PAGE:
MS Graph API is based on and it supports many open web standards making it flexible and highly interoperable. Some of these standards are:

    • REST
      At the heart of MS Graph API implementation, any device/technology which  is able to make an http call and interpret JSON can work with MS Graph API 

    • JSON
      Lightweight format for request and response data 

    • OAUTH
      Provides API access token management; MS Graph API supports OAUTH v2.0

    • ODATA
      MS Graph API supports open data protocol v4.0 which is also called “The best way to REST”. It uses URL query string operators to make simple, standard and readable expressions.

I have written some articles on using optional ODATA query parameters with MS Graph API which can be found here:

  • Webhooks
    Using webhooks, MS Graph API can send you notification for any changes in entities to which you have subscribed. Instead of keeping on querying MS Graph API to see if there are any changes, you can use webhooks mechanism to have notifications sent to you in case of any action/event happening. For example, you can subscribe to get notified when a new message arrives.
  • Intelligence & Insights
    MS Graph API does not only do simple input and output operations on your organization’s Office 365 entities. Instead of that, MS Graph API also has intelligence inbuilt in it which can help you to find trending documents about a user, people frequently contacted, etc. It can also help you find the best meeting times in a team.
  • Custom data extensions
    You can extend MS Graph API results with custom data; i.e., you can add custom data to MS Graph without using any external data source. This is helpful when you want to store some custom data relevant to your application; e.g., profile setting or favorite theme, etc.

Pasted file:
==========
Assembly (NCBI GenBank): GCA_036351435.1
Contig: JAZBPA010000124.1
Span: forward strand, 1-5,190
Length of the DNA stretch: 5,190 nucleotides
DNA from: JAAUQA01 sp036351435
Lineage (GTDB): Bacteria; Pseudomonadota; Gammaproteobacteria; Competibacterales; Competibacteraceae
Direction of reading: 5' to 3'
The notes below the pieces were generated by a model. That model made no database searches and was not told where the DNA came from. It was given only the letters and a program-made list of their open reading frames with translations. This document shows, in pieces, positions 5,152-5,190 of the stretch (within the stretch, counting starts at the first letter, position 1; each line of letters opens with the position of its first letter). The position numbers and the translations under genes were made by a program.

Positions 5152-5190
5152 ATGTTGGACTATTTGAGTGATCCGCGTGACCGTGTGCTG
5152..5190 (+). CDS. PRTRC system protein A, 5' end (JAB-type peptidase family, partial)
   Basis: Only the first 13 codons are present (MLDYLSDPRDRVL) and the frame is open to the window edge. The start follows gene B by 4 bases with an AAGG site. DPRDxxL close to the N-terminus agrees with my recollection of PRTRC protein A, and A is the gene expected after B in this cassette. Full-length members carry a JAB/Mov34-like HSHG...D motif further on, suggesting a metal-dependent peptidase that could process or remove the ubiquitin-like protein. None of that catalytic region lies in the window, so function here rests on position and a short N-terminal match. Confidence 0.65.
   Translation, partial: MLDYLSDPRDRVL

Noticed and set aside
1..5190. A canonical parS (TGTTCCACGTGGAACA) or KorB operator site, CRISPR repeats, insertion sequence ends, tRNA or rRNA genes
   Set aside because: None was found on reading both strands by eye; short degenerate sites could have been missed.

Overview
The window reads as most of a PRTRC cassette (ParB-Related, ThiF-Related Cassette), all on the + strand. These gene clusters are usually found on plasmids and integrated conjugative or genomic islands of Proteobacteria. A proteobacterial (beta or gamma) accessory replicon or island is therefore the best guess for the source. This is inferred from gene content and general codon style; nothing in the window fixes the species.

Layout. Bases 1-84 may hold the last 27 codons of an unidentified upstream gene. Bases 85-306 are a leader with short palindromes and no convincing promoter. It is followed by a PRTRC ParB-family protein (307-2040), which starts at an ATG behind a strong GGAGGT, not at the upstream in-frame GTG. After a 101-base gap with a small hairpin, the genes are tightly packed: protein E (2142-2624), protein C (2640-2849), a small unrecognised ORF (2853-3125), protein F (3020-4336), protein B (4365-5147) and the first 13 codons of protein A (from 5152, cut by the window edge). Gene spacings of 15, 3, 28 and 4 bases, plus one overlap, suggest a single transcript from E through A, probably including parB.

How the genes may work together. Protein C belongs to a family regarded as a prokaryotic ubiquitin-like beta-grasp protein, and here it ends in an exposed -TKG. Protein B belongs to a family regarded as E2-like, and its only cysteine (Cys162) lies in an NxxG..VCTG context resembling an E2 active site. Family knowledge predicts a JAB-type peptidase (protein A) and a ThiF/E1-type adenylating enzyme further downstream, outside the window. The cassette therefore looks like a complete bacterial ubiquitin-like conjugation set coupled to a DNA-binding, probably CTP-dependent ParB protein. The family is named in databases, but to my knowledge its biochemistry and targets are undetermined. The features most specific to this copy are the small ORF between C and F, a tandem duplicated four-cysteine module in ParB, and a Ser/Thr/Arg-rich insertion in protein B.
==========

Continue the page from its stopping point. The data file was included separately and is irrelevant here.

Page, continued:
There are two types of extensions: Open extensions which are flexible and allow you to store any untyped data; and Schema extensions where you can define your own complex strongly typed schema, which can be shared between your different applications.
  • Delta query
    Using delta query, it become easier to track data changes in entities. Instead of getting a list of all entities and comparing them one by one to identify any changes, just fire a call using delta query which will give you only the changes; i.e., inserted, updated, deleted data since your last call.
  • Batching
    Using MS Graph API's JSON Batching you can combine multiple requests in one HTTP call and optimize application performance. Instead of looping thru multiple calls in your application, you can fire all related / unrelated calls in one batch in one go.

Limitations

The most visible one is some of its features are still in beta, but MS Graph team keeps launching new features live regularly.

For a list of all MS Graph API known issues, refer here.

MS Graph API Explorer

MS Graph API Explorer

 

MS Graph API Explorer is a great tool to get started with MS Graph API and learn first-hand how it works. Graph Explorer is a developer sandbox where you can fire actual Graph API call and see its result.

You can access MS Graph API Explorer here.

I have written some articles on how to use MS Graph Explorer which can be found here:

Microsoft Graph SDK

The MS Graph team has done some great work in launching SDKs for different platforms which makes development with MS Graph API easy.

You don’t have to code everything from scratch, ready-made codes are available in SDK.

The following SDKs are available:

MS Graph API Explorer

If you are a Java developer, then recently Microsoft has launched Java SDK for MS Graph API in preview.

If you want to add MS Graph SDK in any of your C# applications, then open Visual Studio and simply search for “Microsoft Graph” in NuGet package manager to get started.

MS Graph API Explorer

That’s it for an introduction to MS Graph API in this article. Wait for my next article where I will show how you can start programming in MS Graph API.

Until then the following links will be useful to get started with MS Graph API: